What archaeology and cultural diversity mean to me
In 2005, UNESCO adopted the Convention on the Protection and Promotion of the Diversity of Cultural Expression. In 2002, it declared 21st of May World Day for Cultural Diversity for Dialogue and Development with the main purpose of acknowledging and promoting the importance of culture and its diversity as an essential driving force of human development. In this blog, MOLA Archaeological Supervisor and Field Training Officer Claudia Tommasino reflects on what archaeology and cultural diversity mean to her…
Born and raised in Venezuela, diversity of cultural expression was all around me. I grew up in a multicultural household, with Italian relatives who were deeply rooted in post-war Italy but who embraced their new home, its food, its weather, its customs. This was just how things were. I never stopped to think about it until I started studying Anthropology.
Looking back, it makes sense that I chose the career I did: when I was 12, I went to Italy for the first time to visit relatives – seeing the ruins of past civilizations stunned me. As I grew up, I learnt about my Zambo heritage (a term used in Latin American countries to describe people of mixed African and Indigenous background) and wanted to feel closer to that side of me.
In the American school of thought, Anthropology and Archaeology are intrinsically related; both disciplines study human culture, present or past. I guess I was looking to understand myself, my past and my present. Culture became the tool for me to understand not only how I fitted in as a Venezuelan with Italian and Zambo roots, but also as a citizen of the world. I was from many different places and what I did everyday was a product of centuries of interactions between nations, between ethnic groups, between traditions.
After graduating in Venezuela, I started to work at the Cultural Heritage Institute and the Centre for Cultural Diversity. I was lucky enough to be able to learn more about the rich and beautiful cultural expressions that are the result of centuries of history, that just like me are European, African, and Indigenous, all at the same time.
My work took me all over the world, meeting great people that just like me were passionate about defending the right of each cultural expression to be free, to be shared, to have a place in the world. Working in this field and immersing myself in UNESCO’s 2005 Convention for the Diversity of Cultural Expressions showed me how important this diversity is. It allows everyone to feel like they belong, to successfully integrate into different worlds without losing sight of who they really are, which in my view is the only way to respect ourselves and others - the best road towards peace.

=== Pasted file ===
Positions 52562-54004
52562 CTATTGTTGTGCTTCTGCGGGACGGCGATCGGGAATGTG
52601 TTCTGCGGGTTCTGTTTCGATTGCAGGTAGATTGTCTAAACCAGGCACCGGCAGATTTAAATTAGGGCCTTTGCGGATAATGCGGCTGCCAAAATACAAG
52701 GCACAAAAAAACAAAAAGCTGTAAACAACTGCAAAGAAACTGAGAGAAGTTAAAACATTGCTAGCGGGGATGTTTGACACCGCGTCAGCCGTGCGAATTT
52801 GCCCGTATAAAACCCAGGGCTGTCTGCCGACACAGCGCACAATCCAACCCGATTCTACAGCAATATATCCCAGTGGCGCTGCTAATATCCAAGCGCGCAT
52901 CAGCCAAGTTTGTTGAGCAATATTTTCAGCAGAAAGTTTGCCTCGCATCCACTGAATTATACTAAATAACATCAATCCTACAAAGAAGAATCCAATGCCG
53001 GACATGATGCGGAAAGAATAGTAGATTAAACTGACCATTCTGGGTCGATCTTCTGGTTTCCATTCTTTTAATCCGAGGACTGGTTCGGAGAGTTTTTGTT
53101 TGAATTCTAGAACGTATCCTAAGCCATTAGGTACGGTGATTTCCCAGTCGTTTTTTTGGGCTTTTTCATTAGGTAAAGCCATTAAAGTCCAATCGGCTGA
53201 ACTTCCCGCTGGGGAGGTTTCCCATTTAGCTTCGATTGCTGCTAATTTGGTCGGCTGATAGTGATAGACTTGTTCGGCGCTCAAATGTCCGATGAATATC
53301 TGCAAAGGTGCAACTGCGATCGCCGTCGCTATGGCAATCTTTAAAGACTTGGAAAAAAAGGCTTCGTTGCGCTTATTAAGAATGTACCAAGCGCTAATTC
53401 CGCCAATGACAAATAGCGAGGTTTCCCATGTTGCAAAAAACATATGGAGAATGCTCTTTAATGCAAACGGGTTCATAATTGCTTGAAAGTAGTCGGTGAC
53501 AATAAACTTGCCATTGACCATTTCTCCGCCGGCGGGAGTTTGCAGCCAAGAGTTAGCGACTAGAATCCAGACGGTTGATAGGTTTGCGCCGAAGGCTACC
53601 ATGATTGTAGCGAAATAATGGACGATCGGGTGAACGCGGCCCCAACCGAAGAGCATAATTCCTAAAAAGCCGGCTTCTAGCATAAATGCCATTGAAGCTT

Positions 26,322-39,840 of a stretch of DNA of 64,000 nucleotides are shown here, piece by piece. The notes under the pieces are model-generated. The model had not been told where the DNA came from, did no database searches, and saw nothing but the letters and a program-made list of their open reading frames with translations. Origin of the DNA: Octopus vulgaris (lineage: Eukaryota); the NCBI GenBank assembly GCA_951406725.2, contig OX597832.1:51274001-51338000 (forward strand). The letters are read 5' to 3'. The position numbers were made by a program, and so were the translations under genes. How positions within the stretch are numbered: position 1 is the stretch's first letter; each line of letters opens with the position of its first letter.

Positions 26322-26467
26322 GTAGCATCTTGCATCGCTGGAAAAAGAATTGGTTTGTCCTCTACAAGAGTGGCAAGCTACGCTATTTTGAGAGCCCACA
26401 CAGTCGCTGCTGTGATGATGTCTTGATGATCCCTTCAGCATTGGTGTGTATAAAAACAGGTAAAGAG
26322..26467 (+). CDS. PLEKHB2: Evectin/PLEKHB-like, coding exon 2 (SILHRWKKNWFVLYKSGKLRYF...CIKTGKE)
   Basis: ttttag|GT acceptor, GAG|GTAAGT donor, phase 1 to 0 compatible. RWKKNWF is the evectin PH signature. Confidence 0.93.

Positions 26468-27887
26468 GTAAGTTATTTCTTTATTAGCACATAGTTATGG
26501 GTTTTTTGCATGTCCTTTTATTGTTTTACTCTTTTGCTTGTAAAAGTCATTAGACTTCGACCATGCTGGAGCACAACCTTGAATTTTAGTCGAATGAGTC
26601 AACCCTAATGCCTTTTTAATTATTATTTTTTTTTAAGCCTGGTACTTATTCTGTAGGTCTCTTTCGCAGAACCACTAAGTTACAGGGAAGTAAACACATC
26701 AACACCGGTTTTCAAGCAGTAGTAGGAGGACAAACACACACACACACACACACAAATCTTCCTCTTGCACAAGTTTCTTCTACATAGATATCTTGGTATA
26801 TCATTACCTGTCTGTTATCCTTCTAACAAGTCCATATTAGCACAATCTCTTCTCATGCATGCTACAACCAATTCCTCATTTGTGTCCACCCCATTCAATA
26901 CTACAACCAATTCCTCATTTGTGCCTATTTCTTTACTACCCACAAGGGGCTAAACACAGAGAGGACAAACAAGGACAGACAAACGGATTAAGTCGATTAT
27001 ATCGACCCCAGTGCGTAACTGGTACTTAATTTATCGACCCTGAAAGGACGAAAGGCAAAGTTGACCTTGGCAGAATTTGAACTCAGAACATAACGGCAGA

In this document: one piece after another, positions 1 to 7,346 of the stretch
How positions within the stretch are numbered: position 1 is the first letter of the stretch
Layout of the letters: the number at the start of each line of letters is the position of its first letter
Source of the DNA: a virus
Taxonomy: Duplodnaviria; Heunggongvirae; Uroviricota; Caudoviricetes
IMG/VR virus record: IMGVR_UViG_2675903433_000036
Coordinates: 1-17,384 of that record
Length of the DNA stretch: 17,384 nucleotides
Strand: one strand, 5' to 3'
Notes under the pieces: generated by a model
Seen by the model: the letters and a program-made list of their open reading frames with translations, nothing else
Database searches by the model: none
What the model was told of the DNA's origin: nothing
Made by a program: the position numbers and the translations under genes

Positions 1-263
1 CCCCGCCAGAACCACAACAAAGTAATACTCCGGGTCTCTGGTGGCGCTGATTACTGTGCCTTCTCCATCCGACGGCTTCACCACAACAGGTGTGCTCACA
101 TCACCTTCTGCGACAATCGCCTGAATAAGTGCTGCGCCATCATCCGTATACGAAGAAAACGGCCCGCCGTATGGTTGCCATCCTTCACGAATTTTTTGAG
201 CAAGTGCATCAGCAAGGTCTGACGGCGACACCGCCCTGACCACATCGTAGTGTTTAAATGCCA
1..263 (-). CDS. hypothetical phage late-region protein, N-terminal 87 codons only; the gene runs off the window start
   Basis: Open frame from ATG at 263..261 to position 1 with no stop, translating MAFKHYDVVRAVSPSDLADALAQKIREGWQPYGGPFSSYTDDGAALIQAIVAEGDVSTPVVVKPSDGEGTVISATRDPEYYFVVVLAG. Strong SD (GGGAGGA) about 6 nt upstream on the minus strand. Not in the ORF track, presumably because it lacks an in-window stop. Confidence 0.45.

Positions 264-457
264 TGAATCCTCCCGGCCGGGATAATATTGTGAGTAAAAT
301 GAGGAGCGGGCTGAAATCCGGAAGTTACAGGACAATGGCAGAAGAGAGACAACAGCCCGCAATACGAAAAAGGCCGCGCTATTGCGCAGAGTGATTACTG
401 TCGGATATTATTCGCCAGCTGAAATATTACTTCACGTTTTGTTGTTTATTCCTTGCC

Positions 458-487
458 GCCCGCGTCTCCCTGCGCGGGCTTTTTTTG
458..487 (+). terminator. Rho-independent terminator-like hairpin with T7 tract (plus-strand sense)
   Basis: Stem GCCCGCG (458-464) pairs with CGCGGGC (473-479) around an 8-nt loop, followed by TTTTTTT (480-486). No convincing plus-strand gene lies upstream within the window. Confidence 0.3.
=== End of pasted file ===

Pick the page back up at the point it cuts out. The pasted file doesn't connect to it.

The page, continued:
However, the Venezuelan girl standing in front of Roman ruins in Italy was still there. I was still fascinated about the remnants of the past and I have been lucky enough to have an archaeological journey that took me from studying sites and burials from the area where my Venezuelan ancestors come from to digging in Europe, exploring those Roman ancestors that make up another important part of who I am.
To some people, the diversity of cultural expressions and archaeology are two different worlds, but not for me. I see cultural diversity as an essential concept within archaeology. I study the human past, interpreting the cultural diversity reflected in the archaeological record. I am fascinated by how societies changed upon interactions with other groups, and the traces these interactions leave in the archaeological record. Like this chess piece: part of a game invented in the Arab world, made in Northampton, and adapted to suit the market in medieval England. Or this flagon made in Syria, found in the earliest Christian princely burial known in the UK. I want to understand changing fashions and practices and explore how those changes contributed to the development of our societies, our cultures.
But also, the characteristics of the environments I work in remind me every day about the true importance of cultural diversity: I work on sites with people from different countries, we talk about our backgrounds, the archaeology we have dug or our personal lives: we grow as we communicate and respect others by learning about the world’s cultural diversity. So, we not only study how millennia of cultural diversity made the archaeological record what it is, but we work in culturally diverse environments that make us better professionals and better human beings.
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